By SCOTT MCKIE B.P.
ONE FEATHER STAFF
A study designed to find out the social imprint of modern-day Native Americans and ways to improve upon that exposure has revealed some startling ‘truths’. Authors of the “Reclaiming Native Truth Study” state in their 76-page findings report, “For the first time ever, we know what different groups of Americans – across socioeconomic, racial, geographic, gender, and generational cohorts – think (and don’t know) about Native Americans and Native issues. We have learned how biases keep contemporary Native Americans invisible and/or affixed to the past and are holding back Native Americans from achieving political, economic, and social equality, as well as accurate and respectful representation.”
For the study, a total of 28 focus groups, totaling 200 people, were held across the country in locations from Los Angeles, Calif. to Tahlequah, Okla.
Topics covered ranged from understanding of tribal sovereignty to Native American sports mascots. According to the study, tribal sovereignty is one of those issues that is not well understood at all by the general public. “Even after gaining a better understanding of the term, few people actually believe tribes are sovereign – or should be sovereign – and cannot conceptualize more than 600 sovereign nations across the United States. While people support sovereignty around land use, they find it difficult to accept that tribes have a different set of laws on reservations. People who oppose the sovereignty of Native American tribes often think that the rights of Native Americans harm the rights of non-Native people.”
Education, or the lack thereof, on Native issues and Native Americans in general is a factor that was researched in the study. “A study of schools in 2011-2012 found that nearly 87 percent of state history standards failed to cover Native American history in a post-1900 context and that 27 states did not specifically name any individual Native Americans in their standards at all,” the study states. “People interviewed said that they feel that what they learned – or are teaching – in school about Native culture is inaccurate, and they strongly supported the need for curriculum change.”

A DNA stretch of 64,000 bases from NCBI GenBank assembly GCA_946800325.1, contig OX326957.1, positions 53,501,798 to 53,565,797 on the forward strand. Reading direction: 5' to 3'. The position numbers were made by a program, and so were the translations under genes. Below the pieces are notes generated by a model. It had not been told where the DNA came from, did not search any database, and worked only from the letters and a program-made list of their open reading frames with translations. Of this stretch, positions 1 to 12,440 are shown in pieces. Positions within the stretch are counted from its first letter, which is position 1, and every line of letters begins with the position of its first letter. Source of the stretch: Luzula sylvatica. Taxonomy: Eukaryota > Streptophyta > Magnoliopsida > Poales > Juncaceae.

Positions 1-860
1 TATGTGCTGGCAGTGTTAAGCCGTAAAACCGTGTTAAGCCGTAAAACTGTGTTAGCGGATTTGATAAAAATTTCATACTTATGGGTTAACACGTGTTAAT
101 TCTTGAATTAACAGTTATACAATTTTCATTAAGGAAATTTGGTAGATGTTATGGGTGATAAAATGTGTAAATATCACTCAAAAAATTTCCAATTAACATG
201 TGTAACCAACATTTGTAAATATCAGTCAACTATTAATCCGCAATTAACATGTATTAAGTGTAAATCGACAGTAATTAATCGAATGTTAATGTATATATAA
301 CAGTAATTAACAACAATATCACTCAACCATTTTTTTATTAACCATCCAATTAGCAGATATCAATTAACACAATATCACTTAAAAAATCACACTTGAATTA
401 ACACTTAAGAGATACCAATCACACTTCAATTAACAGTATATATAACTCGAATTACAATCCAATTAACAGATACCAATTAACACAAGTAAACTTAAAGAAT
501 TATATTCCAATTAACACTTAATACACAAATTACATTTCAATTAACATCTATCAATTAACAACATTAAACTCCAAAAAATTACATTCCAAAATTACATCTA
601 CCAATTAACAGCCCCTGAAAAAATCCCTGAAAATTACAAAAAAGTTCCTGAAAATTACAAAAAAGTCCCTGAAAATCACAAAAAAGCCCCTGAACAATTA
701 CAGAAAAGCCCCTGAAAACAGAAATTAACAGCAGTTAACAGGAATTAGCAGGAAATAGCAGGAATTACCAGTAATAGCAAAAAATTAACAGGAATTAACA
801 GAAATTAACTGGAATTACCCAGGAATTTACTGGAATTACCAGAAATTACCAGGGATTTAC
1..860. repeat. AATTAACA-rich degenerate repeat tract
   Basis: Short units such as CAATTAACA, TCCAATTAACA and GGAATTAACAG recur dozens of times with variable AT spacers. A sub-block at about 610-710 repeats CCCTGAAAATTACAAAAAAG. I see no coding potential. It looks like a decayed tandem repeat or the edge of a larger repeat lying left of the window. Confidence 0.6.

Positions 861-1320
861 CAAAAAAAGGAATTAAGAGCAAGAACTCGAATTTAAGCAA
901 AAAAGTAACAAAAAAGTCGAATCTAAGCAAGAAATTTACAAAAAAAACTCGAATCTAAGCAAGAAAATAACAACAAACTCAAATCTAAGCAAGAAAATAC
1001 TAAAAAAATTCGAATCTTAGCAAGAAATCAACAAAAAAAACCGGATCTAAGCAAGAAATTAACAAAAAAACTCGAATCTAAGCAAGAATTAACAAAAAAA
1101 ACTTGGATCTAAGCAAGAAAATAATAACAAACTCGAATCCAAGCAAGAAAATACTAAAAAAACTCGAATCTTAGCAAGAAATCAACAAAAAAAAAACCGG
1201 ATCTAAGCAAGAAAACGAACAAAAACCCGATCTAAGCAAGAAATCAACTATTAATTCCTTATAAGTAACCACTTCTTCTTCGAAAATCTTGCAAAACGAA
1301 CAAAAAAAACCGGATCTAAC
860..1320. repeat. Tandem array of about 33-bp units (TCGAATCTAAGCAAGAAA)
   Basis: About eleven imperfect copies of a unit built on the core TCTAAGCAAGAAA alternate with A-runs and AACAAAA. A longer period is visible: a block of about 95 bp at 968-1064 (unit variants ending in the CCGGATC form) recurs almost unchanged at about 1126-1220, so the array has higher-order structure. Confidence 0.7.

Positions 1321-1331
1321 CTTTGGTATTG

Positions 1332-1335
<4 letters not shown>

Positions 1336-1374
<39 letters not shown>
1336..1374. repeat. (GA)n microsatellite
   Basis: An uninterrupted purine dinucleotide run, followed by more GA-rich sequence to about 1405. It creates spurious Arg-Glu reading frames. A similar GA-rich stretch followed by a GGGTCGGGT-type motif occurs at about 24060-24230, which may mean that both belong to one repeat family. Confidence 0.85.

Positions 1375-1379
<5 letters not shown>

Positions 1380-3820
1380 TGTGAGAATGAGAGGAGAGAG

The #NoDAPL Movement surrounding the protests and encampment at the Standing Rock Sioux reservation in North Dakota raised awareness of Native Americans in the public eye according to the study which states, “The movement at Standing Rock has significantly undermined the systemic erasure of Native peoples from the dominant American narrative. At a time when most Americans continued to believe that Native Americans and tribal nations no longer exist in the United States, Americans were presented with a movement that forced a new conversation around values, identify, and our collective connection to the Earth around us and the lands we live on.”
In the summary, the study states, “A 78 percent majority started the survey saying they are interested in learning more about Native American cultures. Sixty-three (63) percent agree that Native American tribes should have full legal authority on their own lands. Sixty-seven (67) percent support the Indian Child Welfare Act. Seventy-eight (78) percent believe it is important to feature more stories about Native Americans on TV, in movies and in other entertainment.”
Other key findings included:
- 71 percent support expanding national monuments to protect sacred land(s)
- 67 percent support “ensuring that Native peoples have the final say on matters that affect their resources”
- 74 percent support increased funding for health care and poverty reduction among Native Americans
- 67 percent supports the United States upholding treaty obligations
- 72 percent support “significant changes” to school curriculums on Native Americans
The “Reclaiming Native Truth” study was directed in a joint effort by the First Nations Development Institute and Echo Hawk Consulting. The project team included: Echo Hawk Consulting – Lauren Cordova (Taos Pueblo/Shoshone-Bannock), project assistant; Crystal Echo Hawk (Pawnee), president and chief executive officer, co-project leader; Jodi Gillette (Hunkpapa Lakota/Oglala Lakota), advisor; Janie Simms Hipp (Chickasaw), advisor, Native Solutions; Shirley LaCourse Jamarillo (Oglala Lakota/Yakama/Umatilla/Oneida), project manager; Mary Kathryn Nagle (Cherokee), advisor, Pipestem Law; Wilson Pipestem (Otoe-Missouria), attorney and government relations, Pipestem Law; Ryan Red Corn (Osage), advisor, Red Hand Media; Betsy Theobald Richards (Cherokee), advisor, The Opportunity Agenda; First Nations Development Institute – Randy Blauvelt, senior communications officer; Alice Botkin, development officer; Mary K. Bowannie (Zuni/Cochiti), communications officer; Stephanie Cote (Anishinaabe), program assistant; Dr. Sarah Dewees, project director and senior director of research, policy, and asset-building programs; Dr. Raymond Foxworth (Navajo), vice president of grantmaking, development, and communications; Jackie Francke (Navajo), vice president of programs and administration; Benjamin Marks, senior research officer; Marian Quinlan, writer; Tom Reed, finance officer; Yadira Rivera, grants and program assistant; Michael E. Roberts (Tlingit), president and chief executive officer; and Patrita “Ime” Salazar (Taos Pueblo/Santa Ana Pueblo), program officer.